Raye J. Montague, entered this world on January 21, 1935, in Little Rock, Arkansas and left this world on October 10, 2018. She loved math and science, deciding early on that she wanted to become an engineer. Though public policies like segregation and discriminatory practices against women prevailed at the time, she forged her way to become an internationally registered professional engineer. She earned a BS at the University of Arkansas AM&N (now the University of Arkansas at Pine Bluff) and began a career in Washington, DC with the United States Navy in 1956, retiring in 1990 after more than 33 years of service in the metropolitan Washington DC area.
Raye was recognized with the U.S. Navy's Meritorious Civilian Service Award for revolutionizing the computer design of all U.S. naval ships and submarines using a computer. Many of her ship designs are still in use today and she was thrilled to meet some of the sailors and marines who have served on those ships. She served in numerous leadership roles during her naval career rising from a clerk typist, to computer programmer, analyst, and eventually a senior management position as program manager of ships (PMS-309) with naval field activities/work sites spanning the United States. She was the first woman to ever serve as a program manager of ships in the history of the U.S. Navy and held a civilian equivalent rank of captain. Raye was the Navy's expert on computer aided design and manufacturing, and often worked with other defense agencies, the private sector, and occasionally lectured on ship hull design at the U.S. Naval Academy, as well as regularly brief the Joint Chiefs of Staff at the Pentagon.
After returning to Arkansas in 2006, Raye became active with LifeQuest of Arkansas, The Links Inc., Alpha Kappa Alpha Sorority, the Arkansas Association of University Women, and the American Contract Bridge League. She also mentored prisoners through a community re-entry program administered by the University of Arkansas at Little Rock (UALR) and the Arkansas Department of Correction. She enjoyed visiting students at schools to encourage them to think beyond any limitations put in front of them, particularly girls and women interested in STEM careers. In recent years, Raye completed an oral history on her career with the Butler Center, was inducted into the Arkansas Black Hall of Fame, the Arkansas Women's Hall of Fame, and the Arkansas Academy of Computing. In 2018, she was conferred an Honorary Doctor of Laws Degree from the University of Arkansas at Pine Bluff. The two highlights she enjoyed most, were being featured ABC's Good Morning America in New York and being officially recognized by the U.S. Navy as the their ''hidden figure'' during naval events in Washington, D.C. and Dahlgren, Virginia. Raye was passionate about education and hard work, meaning that she leaves a legacy of many people she has inspired. Now gone from this world, she leaves behind a son, Dr. David Montague, daughter-in-law, Whitney Montague, and beloved granddaughter, Riley Montague; and a host of loving cousins and extended family.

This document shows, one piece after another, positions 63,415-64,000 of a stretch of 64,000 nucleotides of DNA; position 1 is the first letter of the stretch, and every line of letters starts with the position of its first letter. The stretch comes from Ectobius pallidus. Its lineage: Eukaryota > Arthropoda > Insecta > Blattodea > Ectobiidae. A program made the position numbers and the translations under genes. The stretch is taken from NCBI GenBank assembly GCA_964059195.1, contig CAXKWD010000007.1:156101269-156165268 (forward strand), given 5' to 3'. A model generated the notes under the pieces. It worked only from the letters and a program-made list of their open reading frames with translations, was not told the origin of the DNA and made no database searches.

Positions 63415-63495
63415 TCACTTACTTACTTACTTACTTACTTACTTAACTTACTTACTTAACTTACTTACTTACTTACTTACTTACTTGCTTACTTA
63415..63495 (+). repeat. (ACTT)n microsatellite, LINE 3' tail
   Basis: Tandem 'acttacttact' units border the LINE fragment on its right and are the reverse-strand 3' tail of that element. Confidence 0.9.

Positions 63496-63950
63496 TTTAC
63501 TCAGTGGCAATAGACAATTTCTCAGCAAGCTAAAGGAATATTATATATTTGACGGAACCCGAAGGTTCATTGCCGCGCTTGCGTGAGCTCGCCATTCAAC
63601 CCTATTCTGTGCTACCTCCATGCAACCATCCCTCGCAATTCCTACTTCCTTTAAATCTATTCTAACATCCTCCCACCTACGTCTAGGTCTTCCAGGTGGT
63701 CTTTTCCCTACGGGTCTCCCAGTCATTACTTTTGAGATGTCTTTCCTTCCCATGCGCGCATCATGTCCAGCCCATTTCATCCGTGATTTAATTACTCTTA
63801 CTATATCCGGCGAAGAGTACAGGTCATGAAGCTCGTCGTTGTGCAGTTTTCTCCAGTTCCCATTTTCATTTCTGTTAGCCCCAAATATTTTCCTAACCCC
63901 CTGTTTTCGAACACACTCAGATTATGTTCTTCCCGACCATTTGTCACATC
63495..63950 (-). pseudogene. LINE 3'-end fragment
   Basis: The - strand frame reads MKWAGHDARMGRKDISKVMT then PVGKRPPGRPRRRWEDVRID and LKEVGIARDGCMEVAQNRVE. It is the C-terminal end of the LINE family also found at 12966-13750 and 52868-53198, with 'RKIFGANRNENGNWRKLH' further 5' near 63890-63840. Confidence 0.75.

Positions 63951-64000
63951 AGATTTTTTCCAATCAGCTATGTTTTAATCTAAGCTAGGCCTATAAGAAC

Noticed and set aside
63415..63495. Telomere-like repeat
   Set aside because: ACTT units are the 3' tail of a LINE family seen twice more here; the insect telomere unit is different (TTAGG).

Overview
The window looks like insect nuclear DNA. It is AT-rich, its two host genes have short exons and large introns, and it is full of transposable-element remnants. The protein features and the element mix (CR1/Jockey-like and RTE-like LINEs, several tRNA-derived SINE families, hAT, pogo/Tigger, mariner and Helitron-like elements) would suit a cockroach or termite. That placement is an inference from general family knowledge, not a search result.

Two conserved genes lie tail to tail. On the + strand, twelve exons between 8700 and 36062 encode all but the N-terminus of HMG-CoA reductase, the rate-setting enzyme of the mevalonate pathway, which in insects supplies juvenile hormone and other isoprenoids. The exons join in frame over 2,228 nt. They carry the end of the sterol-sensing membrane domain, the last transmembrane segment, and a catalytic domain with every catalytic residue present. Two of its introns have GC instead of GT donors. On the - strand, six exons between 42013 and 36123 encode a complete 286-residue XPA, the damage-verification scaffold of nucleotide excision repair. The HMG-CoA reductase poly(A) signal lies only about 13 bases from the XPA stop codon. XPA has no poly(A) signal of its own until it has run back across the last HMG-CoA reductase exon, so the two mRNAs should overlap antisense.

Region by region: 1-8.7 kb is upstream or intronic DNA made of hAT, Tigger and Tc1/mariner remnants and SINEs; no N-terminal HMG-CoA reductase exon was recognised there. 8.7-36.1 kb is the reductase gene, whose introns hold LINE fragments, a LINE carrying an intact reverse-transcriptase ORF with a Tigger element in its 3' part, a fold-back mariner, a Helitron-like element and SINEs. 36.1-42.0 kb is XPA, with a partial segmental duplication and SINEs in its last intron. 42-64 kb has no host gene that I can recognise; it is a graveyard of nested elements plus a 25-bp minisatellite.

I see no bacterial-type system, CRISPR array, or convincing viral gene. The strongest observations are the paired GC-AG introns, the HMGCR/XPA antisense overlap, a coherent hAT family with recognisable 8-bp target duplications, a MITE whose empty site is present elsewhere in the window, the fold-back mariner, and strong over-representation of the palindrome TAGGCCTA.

Visitation will be held 6 pm, Monday, October 15, 2018 in the Chapel of Roller Chenal Funeral Home, 13801 Chenal Parkway, with a Celebration of Life starting at 7 pm. A Funeral Service will be held 11 am, Tuesday, October 16, 2018 at St. Marks Episcopal Church, 1000 North Mississippi Street.
In lieu of flowers please make memorials to the Raye J. Montague Endowed Scholarship at UA Little Rock.